In the outside world—that is, the world that has little or nothing to do with sugar—there has been a lot of talk lately about IPOs. On one hand, you’ve got Facebook ready to IPO and price itself at US$100 billion, more than Amazon or about the same as BP. In biofuels, the rush to IPO has meant some comparatively large valuations as well, only to see US$15 IPO prices fall to penny stocks inside a year.
It appears that within the global sugar industry there might be a trend burgeoning to return to the stock market in order to fund further expansion and reduce debt. Cosan did it a few years back while Rusagro expected to do it last year but withdrew despite being fully booked out in nearly record time. Now just in the past week, two more sugar players appear ready to try their luck.
IPOs are one of those funny mechanisms that “observers” like to use as a bell weather for the health of the economy. And the more globalised the economy becomes, the more national stock exchanges beyond the NYSE and FTSE have begun to matter. If there’s a string of IPOs announced, and they go through with decent pricings within expected ranges, then the economy’s doing well. If a rush of companies go to price and then postpone or cancel their offerings due to “market uncertainties”, then the economy may remain in the gutter. It’s sort of a market version of the groundhog. Will the groundhog see its shadow? Is spring around the corner, or will winter continue for another six weeks?
In economic terms, it’s a question everyone seems to be asking. Is spring around the corner? With the European economy continuing its nosedive with Greece to France causing worry the world over, “observers” will look for anything that can mean improvement is on the horizon or a return to the recession.
But that’s the outside world. Inside the sugar world, IPOs can be much more microcosmic because typically they deal with national industries. Typically, but it’s not the case for all.
Let’s take a look at these two new sugar IPOs. First you’ve got LDC-SEV Bioenergia, Louis Dreyfus’s sugar arm in Brazil. The company first filed for an IPO on the Bovespa in Sao Paolo back in 2008 but was among nearly a dozen companies who withdrew their offerings based on “market uncertainties”. Then post-purchase of Santelisa Vale in 2009, the plan was to again launch an IPO with the funds going towards expansion projects.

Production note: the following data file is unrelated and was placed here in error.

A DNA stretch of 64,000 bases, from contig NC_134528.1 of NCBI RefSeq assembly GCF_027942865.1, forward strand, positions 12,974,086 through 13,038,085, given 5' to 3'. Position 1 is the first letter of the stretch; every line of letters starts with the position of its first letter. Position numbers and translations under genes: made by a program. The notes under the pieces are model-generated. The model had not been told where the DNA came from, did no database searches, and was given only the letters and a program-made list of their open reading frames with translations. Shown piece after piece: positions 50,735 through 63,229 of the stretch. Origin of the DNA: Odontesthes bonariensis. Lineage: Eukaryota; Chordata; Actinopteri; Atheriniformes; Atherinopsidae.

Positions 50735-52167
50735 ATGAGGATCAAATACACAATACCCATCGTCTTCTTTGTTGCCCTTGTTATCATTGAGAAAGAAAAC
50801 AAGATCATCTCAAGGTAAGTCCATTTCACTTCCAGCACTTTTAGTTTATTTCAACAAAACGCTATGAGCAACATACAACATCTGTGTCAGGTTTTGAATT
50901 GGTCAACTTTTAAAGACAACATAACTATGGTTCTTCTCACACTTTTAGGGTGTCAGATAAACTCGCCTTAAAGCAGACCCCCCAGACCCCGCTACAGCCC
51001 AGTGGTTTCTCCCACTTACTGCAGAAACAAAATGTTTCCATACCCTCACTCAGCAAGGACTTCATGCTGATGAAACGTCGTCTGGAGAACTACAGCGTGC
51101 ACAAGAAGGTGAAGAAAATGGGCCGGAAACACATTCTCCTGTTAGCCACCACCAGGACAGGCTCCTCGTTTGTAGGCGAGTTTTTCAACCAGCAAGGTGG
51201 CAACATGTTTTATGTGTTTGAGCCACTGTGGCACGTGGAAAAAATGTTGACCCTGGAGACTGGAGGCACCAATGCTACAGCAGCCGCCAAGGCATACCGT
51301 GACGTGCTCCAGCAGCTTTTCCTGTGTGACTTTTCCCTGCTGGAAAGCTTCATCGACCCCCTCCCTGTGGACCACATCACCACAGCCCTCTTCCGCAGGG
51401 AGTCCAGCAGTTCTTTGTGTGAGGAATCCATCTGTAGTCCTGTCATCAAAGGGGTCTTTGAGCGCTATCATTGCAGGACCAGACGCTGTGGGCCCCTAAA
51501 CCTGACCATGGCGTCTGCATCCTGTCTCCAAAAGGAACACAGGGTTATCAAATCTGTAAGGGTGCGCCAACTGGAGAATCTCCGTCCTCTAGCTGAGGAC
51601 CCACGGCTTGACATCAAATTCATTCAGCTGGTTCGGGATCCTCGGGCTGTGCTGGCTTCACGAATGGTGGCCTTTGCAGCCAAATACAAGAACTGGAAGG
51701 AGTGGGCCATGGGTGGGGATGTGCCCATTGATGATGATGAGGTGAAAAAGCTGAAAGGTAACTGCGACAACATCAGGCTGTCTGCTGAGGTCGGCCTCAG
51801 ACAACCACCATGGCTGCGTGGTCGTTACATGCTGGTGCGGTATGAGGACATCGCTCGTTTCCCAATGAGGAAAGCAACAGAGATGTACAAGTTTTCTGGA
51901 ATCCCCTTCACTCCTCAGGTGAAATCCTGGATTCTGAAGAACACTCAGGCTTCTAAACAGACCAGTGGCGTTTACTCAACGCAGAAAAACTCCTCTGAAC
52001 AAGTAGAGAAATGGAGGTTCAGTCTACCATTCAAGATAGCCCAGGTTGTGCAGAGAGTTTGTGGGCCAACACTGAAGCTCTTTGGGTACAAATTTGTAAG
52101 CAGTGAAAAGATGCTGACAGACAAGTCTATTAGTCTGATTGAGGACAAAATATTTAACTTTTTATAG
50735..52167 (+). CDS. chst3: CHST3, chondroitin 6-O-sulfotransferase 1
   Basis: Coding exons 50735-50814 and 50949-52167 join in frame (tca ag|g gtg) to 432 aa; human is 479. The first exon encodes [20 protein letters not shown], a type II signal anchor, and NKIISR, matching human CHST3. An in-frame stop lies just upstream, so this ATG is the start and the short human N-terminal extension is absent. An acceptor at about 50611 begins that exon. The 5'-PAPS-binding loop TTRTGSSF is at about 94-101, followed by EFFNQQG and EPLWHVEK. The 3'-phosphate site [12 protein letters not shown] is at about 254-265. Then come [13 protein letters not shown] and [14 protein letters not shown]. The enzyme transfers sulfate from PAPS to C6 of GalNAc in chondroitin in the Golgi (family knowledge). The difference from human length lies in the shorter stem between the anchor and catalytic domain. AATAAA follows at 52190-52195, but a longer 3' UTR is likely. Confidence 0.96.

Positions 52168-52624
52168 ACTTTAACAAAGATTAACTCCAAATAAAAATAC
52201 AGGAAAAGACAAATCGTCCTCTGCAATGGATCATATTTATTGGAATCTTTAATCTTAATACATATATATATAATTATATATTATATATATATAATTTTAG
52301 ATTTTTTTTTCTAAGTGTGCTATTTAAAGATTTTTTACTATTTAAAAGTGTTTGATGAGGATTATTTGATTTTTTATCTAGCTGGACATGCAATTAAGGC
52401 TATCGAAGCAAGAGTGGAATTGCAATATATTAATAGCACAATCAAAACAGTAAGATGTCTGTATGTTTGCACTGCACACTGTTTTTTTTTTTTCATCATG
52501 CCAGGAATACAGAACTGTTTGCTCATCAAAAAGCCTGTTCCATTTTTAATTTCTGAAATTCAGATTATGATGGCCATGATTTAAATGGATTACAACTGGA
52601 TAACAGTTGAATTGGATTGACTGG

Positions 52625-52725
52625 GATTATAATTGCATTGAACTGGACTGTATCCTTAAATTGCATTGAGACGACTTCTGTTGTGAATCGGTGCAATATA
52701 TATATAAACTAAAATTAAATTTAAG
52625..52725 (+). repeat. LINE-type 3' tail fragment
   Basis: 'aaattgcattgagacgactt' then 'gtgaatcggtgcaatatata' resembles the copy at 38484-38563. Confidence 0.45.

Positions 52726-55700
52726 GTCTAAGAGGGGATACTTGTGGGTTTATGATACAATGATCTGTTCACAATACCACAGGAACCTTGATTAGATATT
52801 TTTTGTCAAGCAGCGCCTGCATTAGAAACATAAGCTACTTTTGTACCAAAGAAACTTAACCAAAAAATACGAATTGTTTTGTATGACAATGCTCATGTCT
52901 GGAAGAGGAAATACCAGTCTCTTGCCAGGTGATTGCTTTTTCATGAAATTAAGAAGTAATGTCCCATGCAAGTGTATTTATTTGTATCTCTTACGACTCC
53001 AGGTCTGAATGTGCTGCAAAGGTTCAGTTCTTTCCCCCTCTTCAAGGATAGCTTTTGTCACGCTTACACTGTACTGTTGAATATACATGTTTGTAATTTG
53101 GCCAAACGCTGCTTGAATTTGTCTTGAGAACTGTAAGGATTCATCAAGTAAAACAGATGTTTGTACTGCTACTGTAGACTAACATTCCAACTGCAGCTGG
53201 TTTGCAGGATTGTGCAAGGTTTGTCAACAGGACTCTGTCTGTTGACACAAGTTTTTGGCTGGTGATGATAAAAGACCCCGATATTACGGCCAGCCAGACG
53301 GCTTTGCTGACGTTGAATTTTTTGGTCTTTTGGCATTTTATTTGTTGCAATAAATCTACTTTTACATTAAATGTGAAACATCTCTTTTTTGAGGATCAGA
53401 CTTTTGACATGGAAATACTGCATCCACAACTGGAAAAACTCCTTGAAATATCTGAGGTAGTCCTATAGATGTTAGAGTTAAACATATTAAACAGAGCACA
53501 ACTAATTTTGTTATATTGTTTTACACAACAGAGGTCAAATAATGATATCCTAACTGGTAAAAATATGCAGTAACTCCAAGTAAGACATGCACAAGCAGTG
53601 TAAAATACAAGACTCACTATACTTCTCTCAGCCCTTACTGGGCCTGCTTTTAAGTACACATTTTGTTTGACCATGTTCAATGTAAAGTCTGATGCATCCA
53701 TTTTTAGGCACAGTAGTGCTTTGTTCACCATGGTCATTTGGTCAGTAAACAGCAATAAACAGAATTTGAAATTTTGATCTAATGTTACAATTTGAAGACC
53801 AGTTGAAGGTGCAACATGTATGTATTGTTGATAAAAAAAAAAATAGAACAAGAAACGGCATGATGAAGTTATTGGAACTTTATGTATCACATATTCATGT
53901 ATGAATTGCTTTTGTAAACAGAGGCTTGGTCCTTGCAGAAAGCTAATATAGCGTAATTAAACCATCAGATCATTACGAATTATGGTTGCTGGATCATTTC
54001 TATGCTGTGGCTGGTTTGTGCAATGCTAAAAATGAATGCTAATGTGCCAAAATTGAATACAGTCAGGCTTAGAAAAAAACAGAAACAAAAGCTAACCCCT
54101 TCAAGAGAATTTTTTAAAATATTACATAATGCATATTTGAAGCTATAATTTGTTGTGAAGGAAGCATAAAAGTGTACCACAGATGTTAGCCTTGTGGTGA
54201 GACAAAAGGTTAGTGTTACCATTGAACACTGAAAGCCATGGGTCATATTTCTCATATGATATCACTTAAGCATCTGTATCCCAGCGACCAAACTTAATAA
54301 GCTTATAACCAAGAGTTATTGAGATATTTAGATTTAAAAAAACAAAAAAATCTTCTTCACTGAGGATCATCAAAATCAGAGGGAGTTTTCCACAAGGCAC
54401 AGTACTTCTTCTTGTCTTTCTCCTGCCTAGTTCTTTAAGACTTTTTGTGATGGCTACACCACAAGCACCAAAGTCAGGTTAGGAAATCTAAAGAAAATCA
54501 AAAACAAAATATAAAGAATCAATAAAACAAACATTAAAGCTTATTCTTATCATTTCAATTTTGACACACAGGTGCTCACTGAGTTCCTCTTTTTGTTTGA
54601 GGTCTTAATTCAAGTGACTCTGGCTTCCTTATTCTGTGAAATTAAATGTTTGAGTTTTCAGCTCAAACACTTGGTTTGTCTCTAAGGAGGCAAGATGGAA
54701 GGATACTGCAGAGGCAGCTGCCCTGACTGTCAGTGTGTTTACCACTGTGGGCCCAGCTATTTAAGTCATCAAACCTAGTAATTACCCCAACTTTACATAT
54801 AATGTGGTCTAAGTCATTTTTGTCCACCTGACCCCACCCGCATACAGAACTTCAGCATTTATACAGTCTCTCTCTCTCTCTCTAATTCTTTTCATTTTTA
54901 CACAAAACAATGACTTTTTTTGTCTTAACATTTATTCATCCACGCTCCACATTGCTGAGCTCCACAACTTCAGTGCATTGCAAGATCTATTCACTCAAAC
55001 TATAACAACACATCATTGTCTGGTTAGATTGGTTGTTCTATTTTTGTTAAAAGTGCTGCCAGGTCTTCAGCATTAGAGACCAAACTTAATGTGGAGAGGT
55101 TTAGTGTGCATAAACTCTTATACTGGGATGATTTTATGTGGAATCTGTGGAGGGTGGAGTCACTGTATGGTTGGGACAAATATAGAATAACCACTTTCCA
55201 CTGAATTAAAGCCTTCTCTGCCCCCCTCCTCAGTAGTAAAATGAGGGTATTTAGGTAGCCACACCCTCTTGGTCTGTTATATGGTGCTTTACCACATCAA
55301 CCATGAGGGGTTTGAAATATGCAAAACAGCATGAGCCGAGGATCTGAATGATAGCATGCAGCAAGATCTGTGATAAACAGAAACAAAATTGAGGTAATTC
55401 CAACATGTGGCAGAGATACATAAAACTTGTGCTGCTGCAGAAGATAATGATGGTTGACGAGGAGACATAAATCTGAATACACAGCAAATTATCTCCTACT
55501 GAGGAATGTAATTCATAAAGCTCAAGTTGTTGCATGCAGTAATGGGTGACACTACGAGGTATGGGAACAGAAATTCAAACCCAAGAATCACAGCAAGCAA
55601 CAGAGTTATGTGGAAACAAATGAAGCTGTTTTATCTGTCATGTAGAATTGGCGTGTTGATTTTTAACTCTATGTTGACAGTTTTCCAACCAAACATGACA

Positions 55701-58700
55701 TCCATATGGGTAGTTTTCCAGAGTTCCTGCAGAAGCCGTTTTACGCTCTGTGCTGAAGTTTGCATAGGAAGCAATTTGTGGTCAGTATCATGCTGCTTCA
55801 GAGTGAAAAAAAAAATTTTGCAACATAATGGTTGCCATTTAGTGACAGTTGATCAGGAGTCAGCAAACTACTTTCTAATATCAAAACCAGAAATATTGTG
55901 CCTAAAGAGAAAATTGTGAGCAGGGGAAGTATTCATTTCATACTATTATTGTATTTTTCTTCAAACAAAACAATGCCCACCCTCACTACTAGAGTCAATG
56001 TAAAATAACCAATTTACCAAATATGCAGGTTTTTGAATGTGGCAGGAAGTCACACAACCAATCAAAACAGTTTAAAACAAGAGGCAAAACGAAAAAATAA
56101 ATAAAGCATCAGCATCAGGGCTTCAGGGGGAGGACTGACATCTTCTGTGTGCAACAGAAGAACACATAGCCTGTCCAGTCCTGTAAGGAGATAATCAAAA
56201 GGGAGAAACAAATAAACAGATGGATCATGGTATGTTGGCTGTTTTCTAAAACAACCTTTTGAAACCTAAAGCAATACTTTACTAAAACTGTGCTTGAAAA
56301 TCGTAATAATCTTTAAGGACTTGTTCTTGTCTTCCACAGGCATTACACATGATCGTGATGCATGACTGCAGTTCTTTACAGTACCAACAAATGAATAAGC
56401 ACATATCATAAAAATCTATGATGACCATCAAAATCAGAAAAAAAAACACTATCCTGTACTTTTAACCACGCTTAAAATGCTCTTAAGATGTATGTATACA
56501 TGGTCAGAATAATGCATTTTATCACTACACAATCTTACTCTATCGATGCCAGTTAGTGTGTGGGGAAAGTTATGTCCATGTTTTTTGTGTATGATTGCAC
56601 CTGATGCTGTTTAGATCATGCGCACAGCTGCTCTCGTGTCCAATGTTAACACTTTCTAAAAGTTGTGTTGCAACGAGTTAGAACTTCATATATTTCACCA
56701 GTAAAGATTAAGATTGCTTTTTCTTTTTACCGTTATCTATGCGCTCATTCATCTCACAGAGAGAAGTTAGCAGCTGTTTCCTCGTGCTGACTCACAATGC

But that IPO didn’t happen either. So now, three years later, and with Agencia Estado reporting that the company has a whopping US$1.35 billion in debt and issues with minority shareholders who own about 35% of the company, LDC-SEV announced earlier this week that it was heading back to Bovespa, but didn’t announce a timeline, nor how much it was planning to raise nor how many shares it was planning to sell.
Despite the potential for negative drivers behind this new launch to market, it’s still the world’s second largest sugar, ethanol and bioenergy company. With its 13 mills and 330,000 hectares of sugarcane, the company is hoping to sell shares not only in Brazil but also internationally. Following in the footsteps of Cosan, who’s managed to use the stock market to increase independence from shareholders while securing much needed investment (that was all previous to teaming up with Shell, of course), LDC’s move could be a timely one.
So now the game will be a little bit of “wait and see” as to whether or not “third time is the charm” for LDC’s IPO hopes or if it’s going to back away from “market uncertainties” once again.
On the other side of the sugar world, Kaset Thai Sugar is looking at a much more modestly sized IPO than LDC-SEV is probably in the market for. The company, which is a subsidiary of national rice and food giant Thai Ha, is looking at US$159 million that will give them a company valuation of about US$1 billion. It’s not clear what the capital injection would be used for, other than demonstrating even more independence from the mother company.
When Rusagro went to price its IPO last year, after having pulled its US$400 million IPO plans in 2010, it was in the market for US$300 million that would have given the company a market valuation of about US$2.08 billion. The company, who accounted for about 18% of Russian sugar production in 2010 and doubled its sugar production in 2011, pulled out of its listing at the last moment despite the fact that the two previous sessions Russian stocks had seen the best performance in more than a year.
Rusagro planned to sell 17.1% of the company’s stock in Global Depositary Receipts, similar to American Depository receipts, on the London Stock Exchange, whereas many recent planned Russian agricultural IPOs were planned for Hong Kong. Around the time that Rusagro pulled out, UralChem also pulled out of its IPO plans while Russian Sea Group sold at the bottom of its range. It’s this jitteriness in the Russian market that “observers” figured was the reason for canceling the IPO for a second time, as the company didn’t give its own reasons.
With LDC-SEV and Kaset Thai ready to launch their IPOs, it could be the beginning of a new trend in sugar to seek out capitalisation from the market. In Brazil that capitalisation is desperately needed, especially after the government’s big push to replant cane seems to have failed. A couple of IPOs coming out of the Brazilian industry could be interesting, while a smattering of other national industries could balance out the IPO run. Will Rusagro come back out of hiding and try to tap the market yet again, if these two prove successful? With Maryborough Sugar coming off the ASX post-buy out from Mitr Phol, there’s a gap in sugar equities with a global reach that needs to be filled.